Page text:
‘Those Who Wish Me Dead’ Review — A Harrowing Thriller
Taylor Sheridan’s second film of the past two weeks comes in the form of Those Who Wish Me Dead, an action thriller starring Angelina Jolie as Hannah, a smokejumper who must keep a young boy named Connor (Finn Little) safe from the two men who are after him in the middle of a forest fire.
Yet another theatrical/HBO Max hybrid release, this film comes to us from the writer of the critically acclaimed Sicario films, Hell or High Water, and Wind River. Most recently, he co-wrote Without Remorse, a mediocre actioner that missed the mark.
However, this film is a slight improvement over Remorse. It may not be the most formidable film Sheridan has made, but he managed to pull off a tightly written, exciting thriller that accomplishes its goals in a unique, unconventional fashion.
This film excels in the subtlety of its writing. An early scene where we are introduced to Patrick (Nicholas Hoult) and Jack Blackwell (Aidan Gillen) has the two knocking on a woman’s door and entering. The one-shot scene right after is the duo exiting, with their dialogue slowly revealing what happened inside the house.
Much of the first act sets up the tone the film is going for, which isn’t so much the adrenaline-fueled popcorn entertainment that many films go for but quieter, more grounded suspense. It has that in common with Remorse, but it works much better in this film.
Part of this may be due to Sheridan’s steady hand behind the camera as he directs the violence and action in ways that feel both exciting and simple. His locked down and handheld shots are sprinkled well throughout the film and always match what he is going for.
Furthermore, the first act sets up the characters very well. Our protagonist, Hannah, is a smokejumper who puts out wildland fires. She stands out amongst her crew as a woman and a slightly crazy one, but she also deals with PTSD after a firefighting accident.
She’s easy to get invested in as a protagonist, complete with a backstory and a personality that makes her stand out. Jolie portrays her character very well, and it’s wonderful to see her feel so natural as this person.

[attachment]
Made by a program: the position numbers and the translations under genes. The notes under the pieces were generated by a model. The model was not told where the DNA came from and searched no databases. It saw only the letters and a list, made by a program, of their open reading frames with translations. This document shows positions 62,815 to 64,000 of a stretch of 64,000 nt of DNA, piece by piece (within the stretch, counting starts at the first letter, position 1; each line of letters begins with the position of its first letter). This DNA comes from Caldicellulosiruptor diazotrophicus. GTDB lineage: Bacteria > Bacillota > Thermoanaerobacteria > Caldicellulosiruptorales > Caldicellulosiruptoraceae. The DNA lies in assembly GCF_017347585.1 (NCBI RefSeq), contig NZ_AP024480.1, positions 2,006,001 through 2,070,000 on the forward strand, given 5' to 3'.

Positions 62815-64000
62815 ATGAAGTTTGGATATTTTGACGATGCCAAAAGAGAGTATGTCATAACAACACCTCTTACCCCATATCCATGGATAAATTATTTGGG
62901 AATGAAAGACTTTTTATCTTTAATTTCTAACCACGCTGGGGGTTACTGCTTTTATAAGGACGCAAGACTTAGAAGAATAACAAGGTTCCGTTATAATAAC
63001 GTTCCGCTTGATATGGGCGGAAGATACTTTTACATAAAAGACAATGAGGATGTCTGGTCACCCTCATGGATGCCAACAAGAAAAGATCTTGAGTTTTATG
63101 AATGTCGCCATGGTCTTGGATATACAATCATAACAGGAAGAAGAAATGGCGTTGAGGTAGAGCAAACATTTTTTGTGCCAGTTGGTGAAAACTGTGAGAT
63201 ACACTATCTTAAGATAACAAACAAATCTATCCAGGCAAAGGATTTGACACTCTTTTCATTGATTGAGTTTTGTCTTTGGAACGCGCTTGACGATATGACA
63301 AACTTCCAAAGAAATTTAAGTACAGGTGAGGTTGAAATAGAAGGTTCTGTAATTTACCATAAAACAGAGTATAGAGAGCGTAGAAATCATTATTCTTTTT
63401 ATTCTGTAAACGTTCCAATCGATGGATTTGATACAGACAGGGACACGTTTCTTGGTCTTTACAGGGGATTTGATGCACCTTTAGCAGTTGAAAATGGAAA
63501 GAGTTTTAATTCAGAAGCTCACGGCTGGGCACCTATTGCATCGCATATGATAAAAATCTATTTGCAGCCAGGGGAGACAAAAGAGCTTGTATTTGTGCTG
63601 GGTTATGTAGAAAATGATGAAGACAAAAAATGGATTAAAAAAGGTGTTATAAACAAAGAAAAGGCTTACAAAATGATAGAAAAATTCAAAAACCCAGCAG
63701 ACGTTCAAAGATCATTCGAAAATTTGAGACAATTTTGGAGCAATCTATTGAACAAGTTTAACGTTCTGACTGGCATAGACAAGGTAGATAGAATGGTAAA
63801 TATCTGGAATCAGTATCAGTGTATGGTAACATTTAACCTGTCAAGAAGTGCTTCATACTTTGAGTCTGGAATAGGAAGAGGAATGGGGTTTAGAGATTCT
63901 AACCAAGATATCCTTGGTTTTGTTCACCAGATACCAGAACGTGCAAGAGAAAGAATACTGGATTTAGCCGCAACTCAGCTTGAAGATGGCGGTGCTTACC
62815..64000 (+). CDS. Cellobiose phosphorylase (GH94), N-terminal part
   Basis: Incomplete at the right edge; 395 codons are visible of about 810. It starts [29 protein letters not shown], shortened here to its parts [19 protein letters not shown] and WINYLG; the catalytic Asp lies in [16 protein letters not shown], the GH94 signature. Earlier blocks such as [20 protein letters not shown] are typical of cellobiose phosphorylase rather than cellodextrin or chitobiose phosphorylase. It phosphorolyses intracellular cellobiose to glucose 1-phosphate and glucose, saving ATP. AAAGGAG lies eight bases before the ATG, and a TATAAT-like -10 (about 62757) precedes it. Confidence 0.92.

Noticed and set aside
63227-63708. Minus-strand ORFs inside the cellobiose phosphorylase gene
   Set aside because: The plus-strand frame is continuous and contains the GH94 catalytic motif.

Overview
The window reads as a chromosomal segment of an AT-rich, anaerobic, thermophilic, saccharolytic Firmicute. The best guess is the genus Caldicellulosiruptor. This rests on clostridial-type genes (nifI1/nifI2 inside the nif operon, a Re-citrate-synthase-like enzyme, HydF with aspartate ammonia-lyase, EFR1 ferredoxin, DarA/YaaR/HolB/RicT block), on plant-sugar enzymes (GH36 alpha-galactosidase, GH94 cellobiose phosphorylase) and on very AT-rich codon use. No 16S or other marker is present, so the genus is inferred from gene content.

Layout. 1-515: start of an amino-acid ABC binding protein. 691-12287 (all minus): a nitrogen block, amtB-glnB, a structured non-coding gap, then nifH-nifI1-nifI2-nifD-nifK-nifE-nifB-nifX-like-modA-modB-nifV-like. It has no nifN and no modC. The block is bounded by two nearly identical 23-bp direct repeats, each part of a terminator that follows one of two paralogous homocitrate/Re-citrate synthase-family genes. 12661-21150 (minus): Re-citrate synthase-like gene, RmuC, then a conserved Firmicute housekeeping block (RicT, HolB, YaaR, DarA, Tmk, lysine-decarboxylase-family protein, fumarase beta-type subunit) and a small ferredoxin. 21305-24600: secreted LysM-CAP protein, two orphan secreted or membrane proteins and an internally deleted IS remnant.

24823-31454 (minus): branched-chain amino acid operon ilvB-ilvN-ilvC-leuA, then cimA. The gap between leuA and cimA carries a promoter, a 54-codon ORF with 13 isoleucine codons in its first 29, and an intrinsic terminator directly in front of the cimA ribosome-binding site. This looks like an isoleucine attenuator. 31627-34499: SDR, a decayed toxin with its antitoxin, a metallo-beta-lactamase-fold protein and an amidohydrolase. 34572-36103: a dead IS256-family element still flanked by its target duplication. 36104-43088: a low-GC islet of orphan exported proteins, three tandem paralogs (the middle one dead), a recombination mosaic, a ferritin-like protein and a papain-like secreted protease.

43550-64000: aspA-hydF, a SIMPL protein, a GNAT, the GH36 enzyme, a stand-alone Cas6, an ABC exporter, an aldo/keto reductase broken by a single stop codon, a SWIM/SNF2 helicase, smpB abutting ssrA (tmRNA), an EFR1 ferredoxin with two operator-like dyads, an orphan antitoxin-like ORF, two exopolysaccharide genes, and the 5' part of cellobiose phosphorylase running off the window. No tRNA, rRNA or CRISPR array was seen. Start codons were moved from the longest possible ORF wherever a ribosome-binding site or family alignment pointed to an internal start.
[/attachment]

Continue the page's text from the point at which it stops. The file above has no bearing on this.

The other main character is Connor, the boy Hannah is protecting. Finn Little gives a performance nothing short of fantastic as this kid who no longer has a mother and finds himself on the run from the men after him. Connor spends the film grieving, and it’s wonderful to see Hannah and Connor bond.
Jon Bernthal and Medina Senghore also appear in the film as Ethan and Allison Sawyer, a couple caught in the deadly cat-and-mouse game. The film could have focused on these two, and it may have been even better, as Sheridan makes sure not to waste them, giving them a compelling purpose in the plot.
Our set of villains may not be the most memorable or developed, but their commitment, intelligence, and violence give them a terrifying presence throughout the film. Tyler Perry cameos as their leader in a scene that could have been taken out entirely, but the Blackwells are good enough as the film’s antagonistic force.
Sheridan does an excellent job of balancing out action scenes with the character moments without ever giving the film any overt setups and payoffs or character arcs. It’s not the most conventional cinematic experience, but it makes wonderful choices that make the movie even better.
While the film doesn’t have too much to boast about in terms of spectacle or its final act, it works due to the beautiful cinematography, watchable performances, and the consistent tone of dread that allows for this to be a harrowing thriller.
Grade: ★★★✬☆ [7/10, B-]
Those Who Wish Me Dead is now in theaters and streaming on HBO Max.
Rating: R for strong violence and language throughout